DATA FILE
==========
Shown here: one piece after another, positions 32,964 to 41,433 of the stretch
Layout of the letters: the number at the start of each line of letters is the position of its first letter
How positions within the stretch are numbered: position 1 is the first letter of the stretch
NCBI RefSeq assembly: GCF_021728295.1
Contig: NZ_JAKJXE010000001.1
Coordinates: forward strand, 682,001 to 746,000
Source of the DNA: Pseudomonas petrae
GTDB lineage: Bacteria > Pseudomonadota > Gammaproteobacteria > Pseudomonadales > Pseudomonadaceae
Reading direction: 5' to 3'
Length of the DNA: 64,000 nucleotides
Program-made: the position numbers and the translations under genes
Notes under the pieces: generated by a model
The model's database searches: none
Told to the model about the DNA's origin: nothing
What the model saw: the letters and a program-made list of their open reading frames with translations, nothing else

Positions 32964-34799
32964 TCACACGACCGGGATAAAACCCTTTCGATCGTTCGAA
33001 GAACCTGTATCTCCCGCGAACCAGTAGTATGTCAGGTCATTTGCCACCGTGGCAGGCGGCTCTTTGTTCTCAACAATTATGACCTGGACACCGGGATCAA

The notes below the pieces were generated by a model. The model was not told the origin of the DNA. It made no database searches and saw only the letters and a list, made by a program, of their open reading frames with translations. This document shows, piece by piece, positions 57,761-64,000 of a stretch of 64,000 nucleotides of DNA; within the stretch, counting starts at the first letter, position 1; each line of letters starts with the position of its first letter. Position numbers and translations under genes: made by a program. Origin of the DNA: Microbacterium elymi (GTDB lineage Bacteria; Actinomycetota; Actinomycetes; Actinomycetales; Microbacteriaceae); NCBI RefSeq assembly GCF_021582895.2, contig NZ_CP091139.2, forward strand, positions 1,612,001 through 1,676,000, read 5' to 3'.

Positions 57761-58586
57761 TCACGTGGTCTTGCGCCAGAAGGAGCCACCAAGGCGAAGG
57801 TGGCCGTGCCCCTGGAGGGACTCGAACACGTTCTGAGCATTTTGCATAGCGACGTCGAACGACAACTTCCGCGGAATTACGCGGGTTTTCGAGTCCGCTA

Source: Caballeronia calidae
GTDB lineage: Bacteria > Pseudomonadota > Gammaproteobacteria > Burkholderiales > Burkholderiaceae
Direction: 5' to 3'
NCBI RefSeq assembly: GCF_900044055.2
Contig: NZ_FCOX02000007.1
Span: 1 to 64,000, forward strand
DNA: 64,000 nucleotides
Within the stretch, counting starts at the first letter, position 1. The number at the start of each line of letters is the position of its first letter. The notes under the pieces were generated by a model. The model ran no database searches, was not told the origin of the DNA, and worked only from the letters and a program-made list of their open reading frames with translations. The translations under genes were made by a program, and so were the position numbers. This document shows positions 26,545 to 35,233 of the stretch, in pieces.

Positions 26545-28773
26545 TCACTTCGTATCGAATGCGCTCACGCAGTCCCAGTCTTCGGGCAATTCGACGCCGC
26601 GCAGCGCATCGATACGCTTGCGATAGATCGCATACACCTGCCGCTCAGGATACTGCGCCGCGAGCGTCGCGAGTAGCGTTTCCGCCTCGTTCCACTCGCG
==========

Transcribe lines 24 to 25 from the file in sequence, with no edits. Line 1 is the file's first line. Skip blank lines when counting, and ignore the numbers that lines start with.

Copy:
GTDB lineage: Bacteria > Pseudomonadota > Gammaproteobacteria > Burkholderiales > Burkholderiaceae
Direction: 5' to 3'